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Sidebar image descriptionThe sun, GODS light, is facing toward the woodpecker, dawning not setting, and is coming out from behind the tree. As surely the sun will rise, the Papaschase will rise.

Remarks: He took a reserve just south of Edmonton. Also called Papastis, Papachase, or Passpasschase.

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About Our Papaschase Band Logo

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As I listen to my Papaschase friends, I hear many stories and themes in common. This is an attempt encapsulate those stories in a logo in a positive way in order to bring blessing. The colours are done in the native way of using the basic colours for symbolization.

The woodpeckers shown are hairy woodpeckers because the species is the large forest woodpecker referred to in the name "Papastayo" Joyce Bruneau has researched and found that the Chiefs name refers to this species rather than the pileated woodpecker, another large forest woodpecker of Alberta.

This is good symbolism because the hairy woodpecker does well in even small pockets of trees on the prairie and parkland habitats, not just in the boreal forest-depicting the mix of peoples in the blood of the Papaschase including Plains and Wood Cree among others. The pleated woodpecker requires extended tracks of old growth forest and so is declining in many places in its range.

Artwork

The art work is done in the form of a hairy woodpecker egg because the Papaschase have been a hidden people that were though to be stamped out of their enemies. Although set back, they survived through the darkness of 100 years of being hidden inside the tree--and now they're getting ready to immerge! The sun, GODS light, is facing toward the woodpecker, dawning not setting, and is coming out from behind the tree. As surely the sun will rise, the Papaschase will rise. The egg is being cracked open by GODS light [three main cracks on each side for ray's) and the scouts and warriors are breading for the people. The sky is shown as clear blue without any clouds - depicting the strength and wealth of the Papaschase people's hopes and prayers for blessing and wellbeing and by their friends regarding the Papaschase.

Symbolizing Truth

The woodpecker's are drawn with much attention to detail to show them anatomically correct, symbolizing truth - depicting the blessing that the Papaschase will embrace truth with their very beings, and also that they will learn, know and present all the truth about themselves, past, current and future. The truth about the Papaschase shall not remain hidden and it will set them free. Lever and fulcrum and dynamic composition are used to show the power of the coming breakthrough.

The male
The male is in the close up position with the chicks not to imply gender issues but simply because of his handsome colours. He does represent the call to leaders to love and care for their people and for others above themselves, as so ably demonstrated by the first recorded leader, Papastayo himself. The male also represents the call to elders and to parents to love and care for their families and for others above themselves, as so ably demonstrated by the Papaschase people, that when they were starving on the reservation, they were the first Edmontonians to take down and out First Nation's people in and care for them.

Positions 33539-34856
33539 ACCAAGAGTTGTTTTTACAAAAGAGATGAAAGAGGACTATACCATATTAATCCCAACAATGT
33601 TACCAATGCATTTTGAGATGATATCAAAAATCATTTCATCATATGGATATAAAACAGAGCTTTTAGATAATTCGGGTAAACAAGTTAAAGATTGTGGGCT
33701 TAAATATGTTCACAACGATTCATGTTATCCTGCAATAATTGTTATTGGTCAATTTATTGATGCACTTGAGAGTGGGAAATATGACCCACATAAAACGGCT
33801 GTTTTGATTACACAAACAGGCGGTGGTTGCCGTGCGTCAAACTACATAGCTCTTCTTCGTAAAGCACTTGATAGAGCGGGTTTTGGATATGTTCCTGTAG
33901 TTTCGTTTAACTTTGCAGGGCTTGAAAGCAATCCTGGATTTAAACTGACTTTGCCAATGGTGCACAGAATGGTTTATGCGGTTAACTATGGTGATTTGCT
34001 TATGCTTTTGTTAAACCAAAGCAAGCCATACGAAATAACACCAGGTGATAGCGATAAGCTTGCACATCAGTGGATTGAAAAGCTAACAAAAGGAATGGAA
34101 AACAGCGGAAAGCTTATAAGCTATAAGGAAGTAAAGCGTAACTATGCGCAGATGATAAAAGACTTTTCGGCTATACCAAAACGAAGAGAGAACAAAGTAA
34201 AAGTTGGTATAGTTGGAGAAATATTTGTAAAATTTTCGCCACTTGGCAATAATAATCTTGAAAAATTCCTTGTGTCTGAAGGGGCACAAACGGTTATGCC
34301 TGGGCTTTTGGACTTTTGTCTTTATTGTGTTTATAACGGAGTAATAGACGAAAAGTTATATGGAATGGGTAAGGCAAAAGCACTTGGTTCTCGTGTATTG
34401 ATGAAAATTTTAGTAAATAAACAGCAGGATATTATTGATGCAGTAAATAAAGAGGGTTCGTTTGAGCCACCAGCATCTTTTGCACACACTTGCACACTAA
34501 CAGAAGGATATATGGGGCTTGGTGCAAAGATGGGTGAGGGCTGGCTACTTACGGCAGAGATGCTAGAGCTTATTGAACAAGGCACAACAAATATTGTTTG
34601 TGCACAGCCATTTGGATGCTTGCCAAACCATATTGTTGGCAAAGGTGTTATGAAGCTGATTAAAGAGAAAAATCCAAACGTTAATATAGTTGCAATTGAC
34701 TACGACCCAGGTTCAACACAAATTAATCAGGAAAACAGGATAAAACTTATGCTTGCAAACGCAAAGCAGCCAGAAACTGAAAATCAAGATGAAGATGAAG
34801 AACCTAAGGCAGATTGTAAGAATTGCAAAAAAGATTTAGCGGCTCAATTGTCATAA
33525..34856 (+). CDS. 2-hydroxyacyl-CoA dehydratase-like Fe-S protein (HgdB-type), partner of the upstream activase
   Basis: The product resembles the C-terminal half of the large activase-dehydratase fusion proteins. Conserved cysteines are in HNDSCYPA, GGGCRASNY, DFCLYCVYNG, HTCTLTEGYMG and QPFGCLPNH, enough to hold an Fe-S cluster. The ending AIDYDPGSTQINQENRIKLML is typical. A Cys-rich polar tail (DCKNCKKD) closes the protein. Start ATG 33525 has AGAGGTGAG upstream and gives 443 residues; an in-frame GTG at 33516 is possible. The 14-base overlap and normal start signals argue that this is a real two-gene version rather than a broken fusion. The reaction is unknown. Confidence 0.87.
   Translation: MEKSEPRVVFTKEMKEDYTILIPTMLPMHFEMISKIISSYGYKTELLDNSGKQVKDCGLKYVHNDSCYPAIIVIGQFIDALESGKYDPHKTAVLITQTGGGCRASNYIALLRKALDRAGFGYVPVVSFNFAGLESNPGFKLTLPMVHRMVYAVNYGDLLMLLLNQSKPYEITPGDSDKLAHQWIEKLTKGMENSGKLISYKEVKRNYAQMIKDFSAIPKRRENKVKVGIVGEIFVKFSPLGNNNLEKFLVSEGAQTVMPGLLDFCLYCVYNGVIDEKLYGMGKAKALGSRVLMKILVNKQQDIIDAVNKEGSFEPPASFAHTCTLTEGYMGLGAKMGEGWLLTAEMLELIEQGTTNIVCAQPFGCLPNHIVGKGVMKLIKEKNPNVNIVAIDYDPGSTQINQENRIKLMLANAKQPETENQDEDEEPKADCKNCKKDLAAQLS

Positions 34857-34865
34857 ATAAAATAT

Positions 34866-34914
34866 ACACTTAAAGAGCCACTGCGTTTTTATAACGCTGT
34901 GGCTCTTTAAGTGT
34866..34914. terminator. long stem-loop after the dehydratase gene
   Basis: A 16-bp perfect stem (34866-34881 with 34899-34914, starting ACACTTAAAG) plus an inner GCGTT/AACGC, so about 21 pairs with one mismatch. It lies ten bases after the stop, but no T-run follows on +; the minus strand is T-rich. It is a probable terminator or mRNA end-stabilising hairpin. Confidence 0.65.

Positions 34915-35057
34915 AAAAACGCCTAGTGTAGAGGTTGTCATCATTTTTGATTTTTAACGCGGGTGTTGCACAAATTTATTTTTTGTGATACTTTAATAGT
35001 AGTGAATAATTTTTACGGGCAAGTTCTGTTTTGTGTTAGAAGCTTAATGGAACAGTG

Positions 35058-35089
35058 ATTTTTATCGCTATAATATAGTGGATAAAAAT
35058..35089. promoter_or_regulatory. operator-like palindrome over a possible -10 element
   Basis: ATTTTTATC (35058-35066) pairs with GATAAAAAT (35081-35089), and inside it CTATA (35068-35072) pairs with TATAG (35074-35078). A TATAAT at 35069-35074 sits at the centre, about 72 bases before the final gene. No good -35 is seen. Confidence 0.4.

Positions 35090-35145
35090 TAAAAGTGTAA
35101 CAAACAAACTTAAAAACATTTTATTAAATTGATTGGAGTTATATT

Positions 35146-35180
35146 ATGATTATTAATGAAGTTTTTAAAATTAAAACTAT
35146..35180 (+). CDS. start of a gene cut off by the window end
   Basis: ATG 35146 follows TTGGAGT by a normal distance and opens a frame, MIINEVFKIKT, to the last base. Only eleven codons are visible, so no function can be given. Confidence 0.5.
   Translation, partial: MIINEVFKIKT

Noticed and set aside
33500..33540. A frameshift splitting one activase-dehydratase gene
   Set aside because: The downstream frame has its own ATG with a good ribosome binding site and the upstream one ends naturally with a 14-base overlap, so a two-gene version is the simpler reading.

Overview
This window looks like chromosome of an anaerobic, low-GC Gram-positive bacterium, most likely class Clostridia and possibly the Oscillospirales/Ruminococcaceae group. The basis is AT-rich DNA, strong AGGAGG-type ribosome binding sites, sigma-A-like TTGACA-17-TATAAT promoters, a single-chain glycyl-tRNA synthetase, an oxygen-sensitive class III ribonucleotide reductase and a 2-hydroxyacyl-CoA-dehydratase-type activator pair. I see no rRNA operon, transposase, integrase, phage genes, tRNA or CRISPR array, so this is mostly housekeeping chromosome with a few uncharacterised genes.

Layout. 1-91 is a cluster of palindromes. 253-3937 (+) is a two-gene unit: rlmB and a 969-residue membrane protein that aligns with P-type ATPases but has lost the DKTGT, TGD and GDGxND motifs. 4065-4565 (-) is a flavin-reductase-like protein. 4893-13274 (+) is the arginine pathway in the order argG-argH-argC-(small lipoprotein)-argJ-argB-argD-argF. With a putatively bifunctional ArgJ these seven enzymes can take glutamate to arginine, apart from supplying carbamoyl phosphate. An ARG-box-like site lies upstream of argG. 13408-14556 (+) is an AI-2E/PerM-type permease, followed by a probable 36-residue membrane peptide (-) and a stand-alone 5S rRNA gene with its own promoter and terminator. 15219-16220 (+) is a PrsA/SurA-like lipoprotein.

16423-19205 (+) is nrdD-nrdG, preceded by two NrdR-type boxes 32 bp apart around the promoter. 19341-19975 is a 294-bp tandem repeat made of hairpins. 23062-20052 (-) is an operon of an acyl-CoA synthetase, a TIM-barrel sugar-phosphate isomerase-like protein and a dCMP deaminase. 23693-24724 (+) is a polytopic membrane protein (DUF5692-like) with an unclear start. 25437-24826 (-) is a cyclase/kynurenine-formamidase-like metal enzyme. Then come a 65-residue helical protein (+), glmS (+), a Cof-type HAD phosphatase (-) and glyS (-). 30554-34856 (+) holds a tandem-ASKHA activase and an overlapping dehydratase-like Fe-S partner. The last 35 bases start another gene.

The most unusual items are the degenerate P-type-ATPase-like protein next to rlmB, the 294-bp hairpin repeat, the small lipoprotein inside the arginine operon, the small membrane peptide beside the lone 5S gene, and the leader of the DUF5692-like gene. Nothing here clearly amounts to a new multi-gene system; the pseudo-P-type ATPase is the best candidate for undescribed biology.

The female
The female (which is particularly feisty in this woodpecker species and which, unlike other woodpecker females, has a loud call that is often given in flight that rings through the forest) is therefore shown as the warrior breaking through. The male and female face the same direction - depicting the blessing of strong families in unity.

The chicks
The chicks ( which are coloured essentially the same as the adults in this species, but show a lot of variation in spots and in red, pink, and yellow colouring on the head) are shown facing the male bird - depicting the learning from and honouring of elders which is so important to the Papaschase people, as with all First Nations peoples. There are four chicks (two males and two females) - depicting the fact that during the time of being hidden in the egg, in the darkness of time in the tree, the Papaschase have been fruitful and have multiplied into many. The four chicks also depict the fact that the Papaschase have been scattered into the four directions in Canada. But as the wind blows, it sows, and even as no one knows where it came from, no one knows the good that is to come from this sad loss.

The tree shown is trembling Aspen

The main tree species present on the former lands of the Papaschase from the Lesser Slave to Beaverhill Lakes. It's called a pioneering species because it's very resilient, one of the first to return again and again from the roots after fires or other disturbances - depicting the pioneer work the Papaschase were found to learn through losing their lands repeatedly. Aspen leaves are more responsive to the wind, the spirit, than the leaves of any other species.

The three Aspen leaves around the woodpecker are not shown anatomically correct, but rather are stylized to symbolize the teardrops and suffering of the past which have been turned to strength and blessing, as I have heard so many Papaschase say. The bright green symbolizes that from ashes and dust - from death - God brings life, protection and provision.

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